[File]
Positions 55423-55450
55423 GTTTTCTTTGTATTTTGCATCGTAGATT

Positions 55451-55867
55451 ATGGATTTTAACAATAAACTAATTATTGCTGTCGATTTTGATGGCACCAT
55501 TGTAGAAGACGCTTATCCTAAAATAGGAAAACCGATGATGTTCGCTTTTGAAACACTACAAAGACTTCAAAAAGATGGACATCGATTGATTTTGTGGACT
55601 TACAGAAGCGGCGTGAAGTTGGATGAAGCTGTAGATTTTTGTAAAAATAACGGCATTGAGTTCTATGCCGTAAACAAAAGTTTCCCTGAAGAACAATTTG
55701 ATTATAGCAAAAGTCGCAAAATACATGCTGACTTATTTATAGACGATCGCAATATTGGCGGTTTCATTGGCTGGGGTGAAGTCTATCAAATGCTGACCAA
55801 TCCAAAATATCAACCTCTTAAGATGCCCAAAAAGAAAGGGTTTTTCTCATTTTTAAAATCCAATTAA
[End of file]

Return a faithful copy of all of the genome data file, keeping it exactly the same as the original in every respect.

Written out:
Positions 55423-55450
55423 GTTTTCTTTGTATTTTGCATCGTAGATT

Positions 55451-55867
55451 ATGGATTTTAACAATAAACTAATTATTGCTGTCGATTTTGATGGCACCAT
55501 TGTAGAAGACGCTTATCCTAAAATAGGAAAACCGATGATGTTCGCTTTTGAAACACTACAAAGACTTCAAAAAGATGGACATCGATTGATTTTGTGGACT
55601 TACAGAAGCGGCGTGAAGTTGGATGAAGCTGTAGATTTTTGTAAAAATAACGGCATTGAGTTCTATGCCGTAAACAAAAGTTTCCCTGAAGAACAATTTG
55701 ATTATAGCAAAAGTCGCAAAATACATGCTGACTTATTTATAGACGATCGCAATATTGGCGGTTTCATTGGCTGGGGTGAAGTCTATCAAATGCTGACCAA
55801 TCCAAAATATCAACCTCTTAAGATGCCCAAAAAGAAAGGGTTTTTCTCATTTTTAAAATCCAATTAA